JaniceHeck

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#AtoZ, 2014: I iz for Iz-zies, Ar-zies, Waz-zies, & Wer-zies

Oh Heck! Another Quirky Writing Error:  Too many iz-zies, ar-zies, waz-zies, and wer-zies

Iz-zies?    Ar-zies?    Waz-zies?     Wer-zies?

What?

Funny thing, as I twerked through the Internet to see what might turn up for iz-zies, up popped izzing, a term coined by Paul Grice to explain Aristotelian philosophy.

katemi-plaque-aristotle-c3d5

Now I know, for sure, that great minds think alike. Of course, izzing is not Aristotle’s original word, but hey, izzing is a translation/interpretation, and that’s close enough to my iz-zies to make a connection of some kind.

Now don’t ask me how Aristotle/Grice define izzing because it’s almost beyond my comprehension. I can only figure that it has something to do with philosophic/linguistic logic. So much for my connection with Aristotle and my claim to fame by association. Nice try though, don’t you think?

Wait! I found another Izze online: The Izze Beverage Company in Boulder, Colorado, produces a carbonated juice drink called Izze. Izzes, sold in Starbucks, Whole Foods, and other stores with some snob appeal stores of distinction, appeal to the non-cola crowd. Hmm. A strawberry basil Izze sounds good right about now. (Its spelling mimics my iz-zies.)

Now, here’s the truth: I only meant to invent a unique spelling for that pesky word “is” to make this post a bit more interesting. But I needed more than iz-zies; I needed ar-zies, waz-zies, and wer-zies to represent those ubiquitous is, are, was, and were that show up so often in our writing.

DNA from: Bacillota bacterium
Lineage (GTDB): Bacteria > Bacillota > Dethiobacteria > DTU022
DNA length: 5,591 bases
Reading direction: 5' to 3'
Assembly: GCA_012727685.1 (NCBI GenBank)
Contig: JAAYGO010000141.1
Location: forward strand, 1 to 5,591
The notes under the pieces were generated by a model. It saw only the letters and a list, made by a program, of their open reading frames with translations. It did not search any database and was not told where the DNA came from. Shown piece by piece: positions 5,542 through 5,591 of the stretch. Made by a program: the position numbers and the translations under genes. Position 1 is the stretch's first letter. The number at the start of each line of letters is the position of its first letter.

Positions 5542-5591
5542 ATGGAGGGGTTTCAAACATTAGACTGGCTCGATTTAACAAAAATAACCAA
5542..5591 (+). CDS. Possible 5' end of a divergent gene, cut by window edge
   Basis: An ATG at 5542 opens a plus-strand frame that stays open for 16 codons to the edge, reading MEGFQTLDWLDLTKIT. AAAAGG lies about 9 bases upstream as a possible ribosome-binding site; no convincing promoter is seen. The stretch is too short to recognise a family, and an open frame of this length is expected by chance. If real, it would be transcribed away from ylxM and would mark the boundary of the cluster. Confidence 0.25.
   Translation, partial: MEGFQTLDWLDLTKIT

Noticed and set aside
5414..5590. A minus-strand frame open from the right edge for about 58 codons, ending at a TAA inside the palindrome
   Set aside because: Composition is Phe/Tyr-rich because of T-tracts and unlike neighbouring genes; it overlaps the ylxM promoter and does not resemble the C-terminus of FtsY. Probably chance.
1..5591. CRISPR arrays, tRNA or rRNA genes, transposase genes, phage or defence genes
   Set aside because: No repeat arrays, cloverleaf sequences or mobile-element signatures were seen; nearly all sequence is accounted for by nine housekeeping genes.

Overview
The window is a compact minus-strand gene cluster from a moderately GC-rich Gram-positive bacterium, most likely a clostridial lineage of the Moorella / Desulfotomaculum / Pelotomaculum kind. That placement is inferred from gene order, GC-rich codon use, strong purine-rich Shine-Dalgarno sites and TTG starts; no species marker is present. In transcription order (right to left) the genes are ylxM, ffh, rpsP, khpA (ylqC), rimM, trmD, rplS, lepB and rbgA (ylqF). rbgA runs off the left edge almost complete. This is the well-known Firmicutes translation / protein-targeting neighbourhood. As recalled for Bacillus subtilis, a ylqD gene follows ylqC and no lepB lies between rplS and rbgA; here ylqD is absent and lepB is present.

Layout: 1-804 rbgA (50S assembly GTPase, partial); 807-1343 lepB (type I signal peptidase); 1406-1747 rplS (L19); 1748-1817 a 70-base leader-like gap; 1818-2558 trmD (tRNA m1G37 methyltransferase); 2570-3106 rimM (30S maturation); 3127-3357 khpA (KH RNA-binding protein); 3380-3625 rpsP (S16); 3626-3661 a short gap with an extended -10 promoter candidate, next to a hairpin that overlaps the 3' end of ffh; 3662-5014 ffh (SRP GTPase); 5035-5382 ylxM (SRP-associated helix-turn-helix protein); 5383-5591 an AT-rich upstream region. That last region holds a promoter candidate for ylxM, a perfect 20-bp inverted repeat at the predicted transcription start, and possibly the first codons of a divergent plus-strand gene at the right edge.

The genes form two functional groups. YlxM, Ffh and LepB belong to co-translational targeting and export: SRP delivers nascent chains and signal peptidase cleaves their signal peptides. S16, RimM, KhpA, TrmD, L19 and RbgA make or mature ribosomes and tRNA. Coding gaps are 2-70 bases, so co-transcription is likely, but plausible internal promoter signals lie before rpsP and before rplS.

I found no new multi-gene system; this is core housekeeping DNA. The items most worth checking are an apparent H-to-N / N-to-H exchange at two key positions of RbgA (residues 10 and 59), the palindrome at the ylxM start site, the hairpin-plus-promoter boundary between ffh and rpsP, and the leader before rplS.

Iz-zies, and her buddies, ar-zies,  waz-zies, and wer-zies cause trouble for writers because they flagrantly insert themselves in writing pieces seemingly willy-nilly. They trash our writing, clog it up with extra words, and bore our readers into oblivion.

These four spindly muscled verbs strong-arm mightier verbs and pull them down to the mats by clobbering them with extra words and that dreaded -ing word ending. Iz-zies, ar-zies, waz-zies, and wer-zies also drag in that much maligned passive voice, a crime strongly chastised by grammar geeks know-it-alls, grammar snobs elite editors.

Oh Heck! I caught iz-zies, ar-zies,  waz-zies, and wer-zies in my own writing. See these examples from my first draft of this post and see how I massacred them in the final draft.

SAMSUNG CAMERA PICTURESGuidelines:

  1. Count your iz-zies, ar-zies, waz-zies, and wer-zies  in your writing. (is, are, was, were)
  2. Count your -ing endings. (That’s a clue to weak verb use.)
  3. Replace iz-zies, ar-zies,  waz-zies, and wer-zies with more vigorous verbs.

Action:

1. Drop the iz-zie (is) entirely and get more oomph in your writing.

Version 1.   Is iz-zie really a word?  What about waz-zies?
Version 2.  Iz-zies? Ar-zies? Waz-zies? Wer-zies? What?

2. Change (or remove) the verb tense. Bonus: get rid of the -ing at the same time!

Version 1.  I was thinking I could glam on to Aristotle’s fame with my own iz-zies…
Version 2.  So much for my connection with Aristotle.
Version 3. So much for my connection with Aristotle and my claim to fame by association.

3. Rearrange sentence word order.

Version 1. The second Izze that I found on Internet was a carbonated juice drink produced by the Izze Beverage Company in Boulder, Colorado.